It has officially been four years (and a few days) since the day my friend challenged me to become vegan, and I nervously shook on it while chomping on a mouthful of M&M’s. Four years ago, I was the person who said “I could never be vegan,” and sincerely believed it. Today, I am celebrating; not with a cake or a party, but by reflecting on where that fork in my life’s road has lead me. I’m taking a look at what I’ve gained and what I’ve lost because of that day’s decision. Believe it or not, I’m not celebrating this four-year milestone as an accomplishment. I’m celebrating it as my re-birth-day.
I feel as fortunate to be vegan as I do to be in love. At the end of April, 2006, I was filled with trepidation at the thought of living without animal products. Today, I have only gratitude for my friend Andrew, who singled me out as the person who would make the change along with him. Becoming vegan has been the most liberating action (or rather, series of actions) of my life. I thought it would be a restriction, and a great act of noble sacrifice on my part. To my surprise, it ended up setting me free.
Veganism has freed me from disease, from unwanted weight, from fatigue, from narrow-mindedness, from guilt and karmic suffering, from feeling disconnected from my own body, from careless consumerism, and from helplessness.
Veganism has given me compassion, limitless energy, connection to others, awareness of my part in the web of the world, delicious new foods, patience, courage, a heightened sense of taste, spiritual growth, new friendships with inspirational people, a healthy body, improved cooking skills, respect for life, the ability to listen to and trust my own body, and the ability to live in a way that is more consistent with my morals. Becoming vegan has given me an inner peace I hardly imagined was possible. Living feels light and simple now.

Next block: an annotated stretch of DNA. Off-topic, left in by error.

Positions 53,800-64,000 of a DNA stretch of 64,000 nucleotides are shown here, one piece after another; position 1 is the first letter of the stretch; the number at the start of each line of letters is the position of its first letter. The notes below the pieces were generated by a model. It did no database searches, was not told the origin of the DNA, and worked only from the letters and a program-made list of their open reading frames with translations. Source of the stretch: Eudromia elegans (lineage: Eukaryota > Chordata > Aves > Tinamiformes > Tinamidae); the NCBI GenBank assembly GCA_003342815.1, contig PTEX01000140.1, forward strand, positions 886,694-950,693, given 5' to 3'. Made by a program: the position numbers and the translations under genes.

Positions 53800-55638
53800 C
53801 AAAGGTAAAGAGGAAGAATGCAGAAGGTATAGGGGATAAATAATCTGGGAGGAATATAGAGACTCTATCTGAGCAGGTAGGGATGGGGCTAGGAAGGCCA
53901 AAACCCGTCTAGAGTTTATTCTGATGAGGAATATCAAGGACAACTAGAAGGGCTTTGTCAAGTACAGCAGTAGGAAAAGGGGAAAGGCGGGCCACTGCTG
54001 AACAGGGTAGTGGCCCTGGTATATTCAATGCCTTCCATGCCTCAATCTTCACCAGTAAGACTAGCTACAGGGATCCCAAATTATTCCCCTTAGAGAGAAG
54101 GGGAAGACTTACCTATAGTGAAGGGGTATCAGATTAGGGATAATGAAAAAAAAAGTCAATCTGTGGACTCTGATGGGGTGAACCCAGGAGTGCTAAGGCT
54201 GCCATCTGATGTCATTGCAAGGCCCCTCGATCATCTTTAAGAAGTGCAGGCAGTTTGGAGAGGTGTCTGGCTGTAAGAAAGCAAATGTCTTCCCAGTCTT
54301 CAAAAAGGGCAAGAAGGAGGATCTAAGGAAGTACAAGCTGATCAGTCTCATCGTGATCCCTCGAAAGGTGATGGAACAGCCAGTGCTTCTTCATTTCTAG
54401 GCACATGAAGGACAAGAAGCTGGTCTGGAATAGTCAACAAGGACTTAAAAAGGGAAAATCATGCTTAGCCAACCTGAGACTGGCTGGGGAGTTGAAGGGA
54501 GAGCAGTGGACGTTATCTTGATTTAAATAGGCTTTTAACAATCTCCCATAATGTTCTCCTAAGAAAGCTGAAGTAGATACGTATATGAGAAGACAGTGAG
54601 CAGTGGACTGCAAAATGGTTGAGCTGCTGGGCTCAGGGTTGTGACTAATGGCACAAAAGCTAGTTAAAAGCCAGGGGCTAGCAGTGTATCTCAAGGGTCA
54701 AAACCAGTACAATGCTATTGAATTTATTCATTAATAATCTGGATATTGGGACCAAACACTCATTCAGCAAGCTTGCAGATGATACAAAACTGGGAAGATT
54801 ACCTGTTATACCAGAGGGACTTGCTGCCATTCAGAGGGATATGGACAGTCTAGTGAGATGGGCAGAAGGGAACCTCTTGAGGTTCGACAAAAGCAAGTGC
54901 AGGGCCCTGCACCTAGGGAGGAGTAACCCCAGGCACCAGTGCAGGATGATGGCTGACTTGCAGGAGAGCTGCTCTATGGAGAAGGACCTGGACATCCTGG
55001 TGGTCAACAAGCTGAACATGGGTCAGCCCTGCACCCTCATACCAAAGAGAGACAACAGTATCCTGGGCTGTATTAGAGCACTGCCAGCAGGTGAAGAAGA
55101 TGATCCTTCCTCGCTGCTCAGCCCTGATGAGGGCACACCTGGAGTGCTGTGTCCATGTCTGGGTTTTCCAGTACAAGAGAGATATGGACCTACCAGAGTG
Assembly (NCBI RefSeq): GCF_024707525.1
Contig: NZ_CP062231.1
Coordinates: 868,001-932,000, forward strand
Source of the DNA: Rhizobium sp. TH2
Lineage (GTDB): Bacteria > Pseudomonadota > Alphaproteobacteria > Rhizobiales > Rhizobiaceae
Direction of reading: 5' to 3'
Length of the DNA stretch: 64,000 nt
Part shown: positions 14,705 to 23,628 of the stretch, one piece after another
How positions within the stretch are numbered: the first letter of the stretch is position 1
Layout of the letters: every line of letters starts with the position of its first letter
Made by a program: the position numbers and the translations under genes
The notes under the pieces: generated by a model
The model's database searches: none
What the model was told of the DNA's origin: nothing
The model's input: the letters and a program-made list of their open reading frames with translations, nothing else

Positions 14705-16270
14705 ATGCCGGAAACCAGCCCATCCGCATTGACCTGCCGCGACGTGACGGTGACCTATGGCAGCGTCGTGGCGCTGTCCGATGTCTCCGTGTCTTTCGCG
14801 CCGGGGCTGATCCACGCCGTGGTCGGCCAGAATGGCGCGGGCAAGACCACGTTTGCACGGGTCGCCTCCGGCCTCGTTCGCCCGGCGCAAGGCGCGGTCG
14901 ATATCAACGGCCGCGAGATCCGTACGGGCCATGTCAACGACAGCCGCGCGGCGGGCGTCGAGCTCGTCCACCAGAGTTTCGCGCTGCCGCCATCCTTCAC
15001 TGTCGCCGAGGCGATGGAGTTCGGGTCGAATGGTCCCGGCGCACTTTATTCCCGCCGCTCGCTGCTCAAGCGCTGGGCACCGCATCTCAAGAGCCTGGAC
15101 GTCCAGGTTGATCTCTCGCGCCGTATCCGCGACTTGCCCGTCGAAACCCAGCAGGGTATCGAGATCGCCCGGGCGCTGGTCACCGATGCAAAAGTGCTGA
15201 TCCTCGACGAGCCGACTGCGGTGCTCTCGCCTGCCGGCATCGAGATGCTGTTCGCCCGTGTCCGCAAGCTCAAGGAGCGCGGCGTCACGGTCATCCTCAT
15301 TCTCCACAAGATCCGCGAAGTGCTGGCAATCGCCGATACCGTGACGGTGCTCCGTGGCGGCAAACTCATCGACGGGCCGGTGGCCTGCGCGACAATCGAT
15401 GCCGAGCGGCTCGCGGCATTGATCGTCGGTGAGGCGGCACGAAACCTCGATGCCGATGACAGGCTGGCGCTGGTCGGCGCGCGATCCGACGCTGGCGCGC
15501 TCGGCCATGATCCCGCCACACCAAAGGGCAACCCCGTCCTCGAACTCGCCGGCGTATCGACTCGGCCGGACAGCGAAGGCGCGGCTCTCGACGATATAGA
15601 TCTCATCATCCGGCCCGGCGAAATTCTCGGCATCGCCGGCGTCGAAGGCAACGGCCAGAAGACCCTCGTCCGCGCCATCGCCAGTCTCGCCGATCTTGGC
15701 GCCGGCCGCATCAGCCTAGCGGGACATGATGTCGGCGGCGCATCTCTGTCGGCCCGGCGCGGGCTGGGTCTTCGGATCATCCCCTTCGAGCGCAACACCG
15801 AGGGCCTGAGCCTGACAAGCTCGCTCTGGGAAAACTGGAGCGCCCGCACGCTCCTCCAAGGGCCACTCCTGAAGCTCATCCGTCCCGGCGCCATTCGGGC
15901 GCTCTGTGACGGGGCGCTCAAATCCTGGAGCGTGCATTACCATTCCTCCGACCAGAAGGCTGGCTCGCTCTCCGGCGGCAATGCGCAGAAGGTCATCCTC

I struggled at first with veganism. Like anything worth doing, it took effort. But if I’d only known how incredibly rewarding and joyful it would be, I might not have gone into the transition with a grimace. I might have done it years earlier, back in high school, when I first met a vegan.
Now that I do know, I want to tell everyone. You don’t have to worry about raw meat on your cutting board. You don’t have to justify serving dead animals to your children. You don’t have to feel guilty about food, or wonder which dietary fads to believe. You and your family don’t have to live with Type 2 diabetes, or heart disease. You don’t have to contribute to the number one cause of pollution in the world, and the brutality of an ongoing holocaust of certain species. You don’t have to close yourself off from nature and the animals you encounter. You can live with kindness and sympathy and openness. You can get your tastebuds, your intuition, and your health back. You can look and feel younger and more alive.
To paraphrase my online friend from veganhope.com, being vegan isn’t hard. What’s hard is that struggle to live and eat with the burdens of disease and guilt every day. I wish I’d allowed veganism to set me free years ago. Four years in, estimates put the number of animals I’ve saved by going vegan at four hundred. But honestly, going vegan saved me.
Now if you don’t mind, there’s a friend I have to call up and thank. Maybe we’ll have some cake after all.